At the top rung, the Board indicated that it saw no compelling reason
to change the Amateur Extra class license requirements. The ARRL plan calls
on the FCC to combine the current Advanced and Amateur Extra class licensees
into Amateur Extra, because the technical level of the exams passed by
these licensees is very similar. New applicants for Extra would have to
pass a 5 WPM Morse code examination, but the written exam would stay the
same. The League's plan calls for current Novice, Tech Plus and General
class licensees to receive lifetime Element 1 (5 WPM Morse) credit. 

"This structure provides a true entry-level license with HF privileges
to promote growth in the Amateur Service," Harrison said. "It also simplifies
the FCC database by conforming to the current Universal Licensing System
(ULS) structure and does not mandate any modifications to it." 

Sumner concurred. "The Board started out by recognizing that three
license classes was the right number when looking down the road 10 or 15
years," he said. "We need a new entry-level license." 

"On the other hand, there's nothing particularly wrong with the existing
Extra class license," he continued. "The change in the international regulations
notwithstanding, the Board felt that the highest level of accomplishment
in the FCC's amateur licensing structure should include basic Morse capability." 

Sumner and Harrison say the current Technician entry-level ticket provides
little opportunity to experience facets of ham radio beyond repeater operation.
"The quality of that experience," Sumner said, "often depends on the operator's

Among other advantages, Sumner said the plan would allow new Novices
to participate in HF SSB emergency nets on 75 and 40 meters as well as
on the top 100 kHz of 15 meters. The new license also could get another
name, Sumner said. "We're trying to recapture the magic of the old Novice
license, but in a manner that's appropriate for the 21st century." 

Proposal Includes "Novice Refarming" Band Plan 

The overall proposed ARRL license restructuring plan would more smoothly
integrate HF spectrum privileges across the three license classes and would
incorporate the "Novice refarming" plan the League put forth nearly two
years ago in a Petition for Rule Making (RM-10413). The FCC has not yet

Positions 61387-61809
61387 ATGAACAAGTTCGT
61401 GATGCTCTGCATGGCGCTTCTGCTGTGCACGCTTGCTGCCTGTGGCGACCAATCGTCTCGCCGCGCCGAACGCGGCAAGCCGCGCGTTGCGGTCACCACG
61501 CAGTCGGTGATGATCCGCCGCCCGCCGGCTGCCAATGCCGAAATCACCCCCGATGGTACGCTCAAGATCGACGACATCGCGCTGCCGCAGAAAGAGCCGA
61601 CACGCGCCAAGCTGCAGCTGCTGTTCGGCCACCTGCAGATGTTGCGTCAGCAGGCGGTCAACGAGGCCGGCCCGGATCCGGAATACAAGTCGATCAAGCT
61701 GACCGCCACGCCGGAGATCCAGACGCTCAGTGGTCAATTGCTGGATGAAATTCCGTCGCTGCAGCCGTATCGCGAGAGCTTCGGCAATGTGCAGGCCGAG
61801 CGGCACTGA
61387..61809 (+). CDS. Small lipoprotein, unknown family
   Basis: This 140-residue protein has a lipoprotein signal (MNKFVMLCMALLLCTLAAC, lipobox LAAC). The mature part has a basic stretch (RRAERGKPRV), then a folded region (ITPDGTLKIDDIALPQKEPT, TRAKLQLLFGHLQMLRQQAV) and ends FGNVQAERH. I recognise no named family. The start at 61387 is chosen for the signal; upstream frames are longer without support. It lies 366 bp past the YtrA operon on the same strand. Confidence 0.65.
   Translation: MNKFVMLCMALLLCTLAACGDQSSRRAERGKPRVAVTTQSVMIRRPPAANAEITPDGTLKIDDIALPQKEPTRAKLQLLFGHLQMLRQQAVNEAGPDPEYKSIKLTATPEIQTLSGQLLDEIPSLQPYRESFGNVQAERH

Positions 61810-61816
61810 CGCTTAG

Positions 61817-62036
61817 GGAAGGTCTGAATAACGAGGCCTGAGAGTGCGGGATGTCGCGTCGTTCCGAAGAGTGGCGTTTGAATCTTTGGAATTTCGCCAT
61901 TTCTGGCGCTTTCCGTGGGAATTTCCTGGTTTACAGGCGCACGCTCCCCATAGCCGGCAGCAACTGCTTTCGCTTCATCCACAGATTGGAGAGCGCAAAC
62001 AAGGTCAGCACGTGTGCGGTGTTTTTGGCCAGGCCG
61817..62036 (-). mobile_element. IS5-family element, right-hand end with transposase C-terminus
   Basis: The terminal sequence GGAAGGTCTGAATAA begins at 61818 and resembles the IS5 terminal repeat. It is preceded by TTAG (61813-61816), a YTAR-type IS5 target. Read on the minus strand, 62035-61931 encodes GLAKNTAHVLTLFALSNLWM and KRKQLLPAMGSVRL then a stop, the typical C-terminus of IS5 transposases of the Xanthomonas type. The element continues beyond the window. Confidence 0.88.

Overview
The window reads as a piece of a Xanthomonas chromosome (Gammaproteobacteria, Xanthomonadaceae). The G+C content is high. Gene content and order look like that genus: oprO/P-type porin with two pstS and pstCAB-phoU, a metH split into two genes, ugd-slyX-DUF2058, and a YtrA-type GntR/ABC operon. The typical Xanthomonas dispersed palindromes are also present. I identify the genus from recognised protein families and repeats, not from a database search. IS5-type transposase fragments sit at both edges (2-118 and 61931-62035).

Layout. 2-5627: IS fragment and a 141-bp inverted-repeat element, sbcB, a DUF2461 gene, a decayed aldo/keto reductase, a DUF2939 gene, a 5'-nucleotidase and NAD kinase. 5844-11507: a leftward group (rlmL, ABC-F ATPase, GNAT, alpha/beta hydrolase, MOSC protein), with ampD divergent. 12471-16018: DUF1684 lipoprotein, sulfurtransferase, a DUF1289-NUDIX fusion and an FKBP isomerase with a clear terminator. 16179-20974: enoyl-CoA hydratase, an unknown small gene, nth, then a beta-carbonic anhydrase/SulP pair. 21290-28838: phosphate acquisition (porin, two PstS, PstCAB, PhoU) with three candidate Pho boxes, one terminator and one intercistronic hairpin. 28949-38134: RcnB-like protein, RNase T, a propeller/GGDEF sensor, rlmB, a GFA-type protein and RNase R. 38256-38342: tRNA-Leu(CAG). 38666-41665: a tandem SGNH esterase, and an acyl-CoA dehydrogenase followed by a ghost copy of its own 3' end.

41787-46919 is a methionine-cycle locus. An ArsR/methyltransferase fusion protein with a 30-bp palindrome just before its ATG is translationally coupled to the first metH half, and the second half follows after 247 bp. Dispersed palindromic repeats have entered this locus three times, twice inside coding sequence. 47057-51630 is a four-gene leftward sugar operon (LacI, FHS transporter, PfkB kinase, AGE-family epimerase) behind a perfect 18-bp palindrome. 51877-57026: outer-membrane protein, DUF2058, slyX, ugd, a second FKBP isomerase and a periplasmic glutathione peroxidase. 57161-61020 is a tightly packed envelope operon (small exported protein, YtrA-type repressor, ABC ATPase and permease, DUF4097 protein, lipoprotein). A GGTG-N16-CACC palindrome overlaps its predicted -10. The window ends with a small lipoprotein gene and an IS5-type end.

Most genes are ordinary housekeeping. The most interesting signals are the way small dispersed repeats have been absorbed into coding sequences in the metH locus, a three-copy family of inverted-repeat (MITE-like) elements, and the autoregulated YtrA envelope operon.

acted on the ARRL plan, which would alter the current HF subbands. The
Novice refarming proposal would eliminate the 80, 40 and 15-meter Novice/Technician
Plus CW subbands as such and reuse that spectrum in part to expand phone/image
subbands on 80 and 40 meters. 

The ARRL license restructuring design calls for no changes in privileges
for Extra and General class licensees on 160, 60, 30, 20, 17 or 12 meters.
Novice licensees would have no access to those bands. 


Proposed Phone/Image HF Subbands (Includes Novice Refarming Proposal) 

80 Meters 

Extra: 3.725-4.000 MHz (gain of 25 kHz) 

General: 3.800-4.000 MHz (gain of 50 kHz) 

Novice: 3.900-4.000 MHz (new) 

40 meters 

Extra: 7.125-7.300 MHz (gain of 25 kHz) 

General: 7.175-7.300 MHz (gain of 50 kHz) 

Novice: 7.200-7.300 MHz (new) 

15 meters 

Extra: 21.200-21.450 MHz (no change) 

General: 21.275-21.450 MHz (gain of 25 kHz) 

Novice: 21.350-21.450 MHz (new) 

10 meters 

Extra and General: 28.300-29.700 MHz (no change) 

Novice: 28.300-28.500 MHz (no change) 

Proposed CW/Data-Exclusive HF Subbands (Includes Novice Refarming Proposal) 

80 meters 

Extra: 3.500-3.725 MHz 

General: 3.525-3.725 MHz 

Novice: 3.550-3.700 MHz 

40 meters 

Extra: 7.000-7.125 MHz 

General: 7.025-7.125 MHz 

Novice: 7.050-7.125 MHz 

15 meters 

Extra: 21.000-21.200 MHz 

General: 21.025-21.200 MHz 

Novice: 21.050-21.200 MHz 

10 meters 

Extra/General: 28.000-28.300 MHz 

Novice: 28.050-28.300 MHz   


Isn't this WONDERFUL news?  Now I admit therre's a little give
and take (I would've liked to see 20 Meters added to the Technician portion,
but hey we'll still get 40 to play around with  :-)).  Plus,
for those of us who took the Novice written way back when it was required
to do so, we No-Code Techs would also get ANY Novice voice privleges as
well (unless I mis-read the thing).

Not a bad topic for the firrst entry in the ALL NEW KB0OXD Cybershack
HamBlog if I say so myself.  :-)

What do YOU think?

Cheers for now & 73  :-)

Pat Cook, KB0OXD

Denver, Colorado